With the release of the PS5, PlayStation has finally entered a new era. This time around, Sony appears to be sticking with the strategy that made the PS4 so successful: selling consoles that can play first-party games from Sony’s storied franchises as well as great third-party titles. The PS5 will support high refresh rates, which should result in smoother gameplay and better graphics (if you have a display that supports those refresh rates). It’s also possible that the PS5’s custom SSD will revolutionize the design of games, allowing them to load much faster.
The PS5 has already been reviewed and found to be quite good. Compared to the PS4, the Xbox One’s new controller is fantastic, and the console’s user interface is simpler and more intuitive. There aren’t many next-generation titles yet, but the impression it gave us was excellent.
Both Microsoft’s Xbox Series X and the Xbox Series S are powerful consoles, but the Xbox Series X promises better graphics and faster loading times. You can play Xbox games on a PC, but the company doesn’t care if you do so through Xbox Game Pass, its Netflix-like subscription service. In contrast, the new Xbox consoles support backward compatibility with Xbox One, Xbox 360, and even some original Xbox titles.
Ultimately, we’ll have to wait to see which console is a better investment. In the meantime, though, here’s everything we know so far about the PS5. (Also, check out Sony’s PS5 FAQ for more information.)
THERE ARE TWO PS5 CONSOLES BUT THEY’RE LARGELY THE SAME
Sony’s upcoming next-generation console, like Microsoft’s, will be available in two configurations. There is a 4K Blu-ray drive available for $499.99 on the PS5. However, the Digital Edition PS5 is available for just $399.99, saving you a substantial sum of money (which also looks noticeably thinner than its more expensive sibling). The only differences between those two consoles, in contrast to Microsoft, are whether or not they feature a disc drive and their respective prices.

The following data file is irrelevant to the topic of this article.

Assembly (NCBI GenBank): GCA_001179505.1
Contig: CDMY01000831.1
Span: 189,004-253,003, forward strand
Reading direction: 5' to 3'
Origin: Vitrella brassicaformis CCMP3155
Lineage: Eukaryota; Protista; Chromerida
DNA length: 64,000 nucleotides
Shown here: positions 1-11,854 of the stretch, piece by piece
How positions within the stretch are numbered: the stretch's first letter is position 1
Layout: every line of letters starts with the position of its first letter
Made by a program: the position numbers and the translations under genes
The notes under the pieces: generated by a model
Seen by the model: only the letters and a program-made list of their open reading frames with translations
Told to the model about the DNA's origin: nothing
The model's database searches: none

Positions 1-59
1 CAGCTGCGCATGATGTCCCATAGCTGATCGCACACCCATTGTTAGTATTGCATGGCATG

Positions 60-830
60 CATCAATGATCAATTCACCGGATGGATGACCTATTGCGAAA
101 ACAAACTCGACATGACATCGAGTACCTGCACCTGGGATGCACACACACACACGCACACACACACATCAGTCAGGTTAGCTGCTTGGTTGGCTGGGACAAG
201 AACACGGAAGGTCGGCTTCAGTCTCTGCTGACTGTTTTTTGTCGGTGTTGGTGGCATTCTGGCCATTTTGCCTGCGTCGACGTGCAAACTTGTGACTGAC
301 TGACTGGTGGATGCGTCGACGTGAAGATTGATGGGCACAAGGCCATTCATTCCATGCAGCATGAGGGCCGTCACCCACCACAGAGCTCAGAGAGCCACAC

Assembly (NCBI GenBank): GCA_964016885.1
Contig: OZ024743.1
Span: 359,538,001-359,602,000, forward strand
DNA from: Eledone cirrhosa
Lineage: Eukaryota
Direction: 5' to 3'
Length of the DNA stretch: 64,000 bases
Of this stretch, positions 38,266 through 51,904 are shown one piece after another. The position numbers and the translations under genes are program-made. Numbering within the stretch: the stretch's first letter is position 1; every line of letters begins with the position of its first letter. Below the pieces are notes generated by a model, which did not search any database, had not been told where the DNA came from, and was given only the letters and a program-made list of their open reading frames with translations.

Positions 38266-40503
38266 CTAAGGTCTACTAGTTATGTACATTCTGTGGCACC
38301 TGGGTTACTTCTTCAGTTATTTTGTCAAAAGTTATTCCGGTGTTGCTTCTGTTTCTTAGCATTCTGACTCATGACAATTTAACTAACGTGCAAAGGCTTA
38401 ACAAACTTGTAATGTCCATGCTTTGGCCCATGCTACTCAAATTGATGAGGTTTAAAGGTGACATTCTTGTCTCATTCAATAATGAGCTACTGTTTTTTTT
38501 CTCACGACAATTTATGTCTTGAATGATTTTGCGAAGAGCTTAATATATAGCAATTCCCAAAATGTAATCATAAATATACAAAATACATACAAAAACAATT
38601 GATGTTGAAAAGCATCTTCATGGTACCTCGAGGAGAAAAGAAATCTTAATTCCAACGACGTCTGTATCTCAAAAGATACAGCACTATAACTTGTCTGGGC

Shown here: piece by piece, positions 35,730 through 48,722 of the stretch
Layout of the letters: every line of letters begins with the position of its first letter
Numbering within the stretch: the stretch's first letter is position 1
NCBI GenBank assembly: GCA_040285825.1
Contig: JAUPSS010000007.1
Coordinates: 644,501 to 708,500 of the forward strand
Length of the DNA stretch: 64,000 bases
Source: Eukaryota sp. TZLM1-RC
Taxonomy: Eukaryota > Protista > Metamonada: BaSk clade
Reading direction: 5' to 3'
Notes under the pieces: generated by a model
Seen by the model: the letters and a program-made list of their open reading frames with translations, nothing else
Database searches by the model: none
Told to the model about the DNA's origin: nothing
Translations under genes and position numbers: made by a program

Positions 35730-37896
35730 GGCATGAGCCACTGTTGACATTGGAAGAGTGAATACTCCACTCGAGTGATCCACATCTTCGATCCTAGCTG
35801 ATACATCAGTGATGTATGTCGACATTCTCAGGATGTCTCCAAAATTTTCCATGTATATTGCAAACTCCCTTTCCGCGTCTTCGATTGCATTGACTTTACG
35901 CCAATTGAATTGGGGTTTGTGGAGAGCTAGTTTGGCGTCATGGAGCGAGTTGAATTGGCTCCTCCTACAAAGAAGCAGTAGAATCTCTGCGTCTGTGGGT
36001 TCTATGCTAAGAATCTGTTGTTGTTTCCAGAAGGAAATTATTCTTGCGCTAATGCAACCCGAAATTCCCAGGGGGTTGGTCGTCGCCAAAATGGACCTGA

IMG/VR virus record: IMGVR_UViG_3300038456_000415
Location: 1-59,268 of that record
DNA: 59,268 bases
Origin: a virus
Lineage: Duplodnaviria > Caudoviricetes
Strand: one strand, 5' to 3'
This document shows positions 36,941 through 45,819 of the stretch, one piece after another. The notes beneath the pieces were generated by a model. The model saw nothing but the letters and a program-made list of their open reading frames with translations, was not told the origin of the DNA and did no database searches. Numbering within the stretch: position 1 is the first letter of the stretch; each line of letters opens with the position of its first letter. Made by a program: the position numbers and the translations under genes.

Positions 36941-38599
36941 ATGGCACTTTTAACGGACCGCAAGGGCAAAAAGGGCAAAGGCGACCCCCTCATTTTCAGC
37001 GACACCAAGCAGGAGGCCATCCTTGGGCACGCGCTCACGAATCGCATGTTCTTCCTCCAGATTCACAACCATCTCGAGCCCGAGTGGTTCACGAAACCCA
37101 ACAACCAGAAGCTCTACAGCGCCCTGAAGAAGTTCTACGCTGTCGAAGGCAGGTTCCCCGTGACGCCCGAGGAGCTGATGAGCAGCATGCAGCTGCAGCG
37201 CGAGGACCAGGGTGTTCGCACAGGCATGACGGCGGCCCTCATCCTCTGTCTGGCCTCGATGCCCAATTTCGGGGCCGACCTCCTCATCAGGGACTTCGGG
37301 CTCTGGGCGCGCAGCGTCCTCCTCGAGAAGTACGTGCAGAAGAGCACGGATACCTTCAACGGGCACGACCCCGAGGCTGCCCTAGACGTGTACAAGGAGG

📰 Galactic Purple, Starlight Blue & Nova Pink PS5 console covers are available to preorder on PlayStation Direct
🗓️ Release Date: Jun 17, 2022
— PS5 In Stock Alerts (@PS5StockAlerts) May 17, 2022
Eight-core AMD Zen 2 processors power the PS5’s eight-core AMD Radeon RDNA 2 GPU, which provides 10.28 teraflops of raw power. As a result, when the PS5’s CPU isn’t running at full capacity, the graphics may be able to run at a slightly faster rate than normal. Even though this technical presentation (skip to 35:30) suggests that the difference is negligible, it’s worth noting:
Lastly, remember that revolutionary solid-state drive I mentioned earlier? Fast enough for developers to build levels without things like elevator rides or winding corridors that hide the loading of levels in the background, it has 825GB of storage and 5.5GB/s throughput. PS5 games loaded significantly quicker than their PS4 counterparts during our testing:
PS5 LOAD TIMES
|Spider-Man: Miles Morales||17 seconds||1 minute, 27 seconds|
|No Man’s Sky||1 minute, 34 seconds||2 minutes, 52 seconds|
|Final Fantasy VII Remake||35 seconds||1 minute, 29 seconds|
|Genshin Impact||59 seconds||2 minutes, 57 seconds|
|Ghost of Tsushima||1 minute, 4 seconds||1 minute, 10 seconds|
|Days Gone||1 minute, 18 seconds||2 minutes, 54 seconds|
|Death Stranding||54 seconds||1 minute, 50 seconds|
You should know, however, that some of that 825GB of storage space are used up by system data, meaning that you only have 667.2GB of usable space. With the ever-increasing size of games, you may quickly exhaust your available storage space. For example, Call of Duty: Black Ops Cold War consumes 133GB or about 20% of the console’s total storage space.
There will be no way to add more storage to the PS5 when it launches, but Sony-certified M.2 SSDs will be available in the future. For the time being, we have no idea when those SSDs will be available. Sony’s chief system architect Mark Cerny predicted that SSD testing would take place “a bit beyond” the launch of the PS5 in March of this year.
Xbox Series X will have a custom SSD with a less-than-ideal throughput of 2.4GB/s, but it has 1TB of usable NVMe storage. In practice, this could mean that the Xbox Series X has slower loading times than the PS5 based on several factors.
Quick Resume, a feature unique to the Xbox Series X and S, allows you to switch between games in as little as 10 seconds. Even if it’s not available in every game, it’s a useful feature When you start a new game on the PS5, you may have to wait a little longer for things to load.